Citizens try to fight ‘ward’ woes

Ward Committees will ensure accountability of civic agencies and officials. However, ambiguous
rules are derailing their formation

Published: 02nd June 2017 10:48 PM  |   Last Updated: 03rd June 2017 07:18 AM   |  A+A-

Express News Service

BENGALURU:On April 25, the Karnataka High Court ordered the Bruhat Bengaluru Mahanagara Palike (BBMP) to set up ward committees in the 198 wards in the city by May. A month has passed since the HC direction, however, concerned citizens and resident welfare associations (RWA) point to the lack of cooperation from their respective corporators and ambiguities in the selection of members of the committees.

“All the KMC Act says is that the “corporation” will nominate such members. It does not specify whether this means the Mayor, the Council. There is also a danger that the ward committees could be politicised by nominating members favourable to particular corporators,” says Katyayani Chamraj, executive trustee of NGO Civic, who has been fighting for the setting up of committees for several years now. While the deadline to form ward committees further extended by two weeks, there seems to be no end to the confusion. It is little wonder that very few ward committees have so far been formed.
“Only 68 wards out of 198 have sent in their applications for formation of ward committees. Despite the bench having changed since the last hearing, we have persisted and asked the court to take into account the 250 applications that have been sent, to which they have agreed,” says Chamraj. She was present at the court hearing on Thursday.

Chamraj also maintains that according to the rules, citizen groups interested in being part of the ward committee must submit their names directly to Manjunath Prasad, commissioner, BBMP. However, since there is no formal procedure put up anywhere on how to register, and most of it being done via word of mouth, citizens have a lot of questions on the status of these committees, and have been going to their local corporators for answers.

No Info, No Cooperation

City Express spoke to RWA members from across Bengaluru,most of whom say that the corporators, in their respective areas, have taken up the responsibility of nominating members of the committee without properly involving citizens. This has added to the confusion.

Puroshotam Venkatraman, president, RWA, Halasuru Lake, says, “Immediately after the announcement was made, we approached our corporator Mamata S. She however isn’t too involved in anything,” he says. It seems as if the corporator does not not want anyone but their own illiterate goons to be part of these committees, he adds. Saravanan, spokesperson for Mamatha S, corporator, Halsuru, says, “We have given the list last month to the commissioner. We don’t have any members from the RWA. We can’t go to their door steps and ask them. Whoever came first, got on the list.”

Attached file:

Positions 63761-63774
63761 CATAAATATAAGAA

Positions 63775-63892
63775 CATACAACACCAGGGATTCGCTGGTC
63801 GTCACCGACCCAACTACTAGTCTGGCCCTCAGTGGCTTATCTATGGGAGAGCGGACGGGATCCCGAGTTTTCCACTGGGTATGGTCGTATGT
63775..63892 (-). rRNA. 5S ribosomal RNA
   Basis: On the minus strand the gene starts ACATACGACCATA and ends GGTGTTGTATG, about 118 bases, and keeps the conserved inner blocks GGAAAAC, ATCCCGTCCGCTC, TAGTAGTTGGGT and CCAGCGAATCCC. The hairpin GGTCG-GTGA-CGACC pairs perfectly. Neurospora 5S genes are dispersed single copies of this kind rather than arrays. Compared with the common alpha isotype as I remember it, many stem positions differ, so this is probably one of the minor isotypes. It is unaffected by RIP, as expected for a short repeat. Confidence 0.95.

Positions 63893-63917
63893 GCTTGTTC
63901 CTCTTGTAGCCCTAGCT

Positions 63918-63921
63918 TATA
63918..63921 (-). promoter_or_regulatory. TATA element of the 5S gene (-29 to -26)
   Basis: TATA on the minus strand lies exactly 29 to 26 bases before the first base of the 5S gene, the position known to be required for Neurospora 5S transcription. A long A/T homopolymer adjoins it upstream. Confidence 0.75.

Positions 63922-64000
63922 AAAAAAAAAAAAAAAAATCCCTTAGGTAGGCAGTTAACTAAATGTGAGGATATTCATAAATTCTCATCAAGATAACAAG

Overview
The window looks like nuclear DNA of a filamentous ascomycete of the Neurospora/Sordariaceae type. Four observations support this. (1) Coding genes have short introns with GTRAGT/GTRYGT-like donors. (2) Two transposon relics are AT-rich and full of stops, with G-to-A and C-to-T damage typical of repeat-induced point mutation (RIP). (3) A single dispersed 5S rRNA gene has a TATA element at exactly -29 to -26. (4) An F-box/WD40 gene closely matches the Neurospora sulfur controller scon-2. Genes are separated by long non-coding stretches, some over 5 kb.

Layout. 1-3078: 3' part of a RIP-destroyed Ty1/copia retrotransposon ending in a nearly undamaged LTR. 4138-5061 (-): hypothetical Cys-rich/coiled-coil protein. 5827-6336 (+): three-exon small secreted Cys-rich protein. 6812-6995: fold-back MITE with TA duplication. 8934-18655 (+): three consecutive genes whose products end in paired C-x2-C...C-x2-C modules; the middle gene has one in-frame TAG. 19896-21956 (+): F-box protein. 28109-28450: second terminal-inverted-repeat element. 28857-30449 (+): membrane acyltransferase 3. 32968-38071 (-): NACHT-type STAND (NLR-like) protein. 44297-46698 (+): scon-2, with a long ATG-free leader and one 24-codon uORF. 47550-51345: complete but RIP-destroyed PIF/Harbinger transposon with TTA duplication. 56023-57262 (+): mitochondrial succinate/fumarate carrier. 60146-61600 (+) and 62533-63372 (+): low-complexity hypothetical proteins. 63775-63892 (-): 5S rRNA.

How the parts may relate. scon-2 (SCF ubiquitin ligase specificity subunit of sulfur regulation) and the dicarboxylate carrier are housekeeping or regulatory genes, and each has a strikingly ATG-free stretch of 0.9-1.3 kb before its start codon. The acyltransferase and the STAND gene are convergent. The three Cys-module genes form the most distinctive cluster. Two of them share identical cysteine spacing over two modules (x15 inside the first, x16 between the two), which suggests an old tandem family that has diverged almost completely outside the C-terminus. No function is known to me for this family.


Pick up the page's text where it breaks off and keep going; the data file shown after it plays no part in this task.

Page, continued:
‘Not on the List’

In Kumara Park (West), no RWA member has even been put on the list, says Dr Harish Kumar, vice president, Kumara Park, RWA. “Our RWA is almost 15 years old, so my name was put forward to be part of the committee. However, I’ve learnt that no other member of the RWA is part of this list.” Sampath Kumar, the Vasnathnagar, corporator, says that he wasn’t involved in creating a list of RWA members to be part of the committee, and that they formed it themselves.

Prasad Shivarudrappa, president, RWA, Shanti Nagar, says that he submitted his name to be part of the committee six to eight months ago. “The Shanthi Nagar corporator Saumya Shivakumar’s husband is the one handling these issues. But like most of these things, nothing has been done so far. They don’t want the committees to be formed.”

Shivkumar, spokerperson for Saumya Shivkumar, claims that the committee has already been formed. “We have already formed the ward committee, which has two members from the RWA. We actually submitted the list six months ago, and re-submitted it now,” he says.

Somyaji KVR, secretary, JP Nagar RWA, says,  that in the first week of May, the RWA gave a letter to the commissioner and got an acknowledgement. “But after that we don’t know what has happened and whether the committee has been formed or not. If we don’t hear back, we’ll file an RTI. We didn’t go via the corporator route because we knew there would be problems with that.” Lakshmi Natraj, corporator, JP Nagar ward, maintained that the committees have been set up already. “The complaints by residents are all lies,” he says.

BBMP Lacks initiative

Chamraj says that the reason why confusion prevails is because of the lack of initiative by the BBMP to put advertisements, make public announcements or put up rules for registering online. She says that citizens groups, like hers, have been trying to spread awareness, but a lot of people still need to come forward and register. “We need to ensure that this is a democratic process. We actually suggested that an impartial committee be formed that would be in charge of selecting people who are right for the job, so that influence from the corporators side is reduced,” says Chamraj. She urges more people from the remaining wards to come forward in the next two weeks and register themselves for ward committees

(Inputs from Bincy Joseph and Madhura Rajkumar)


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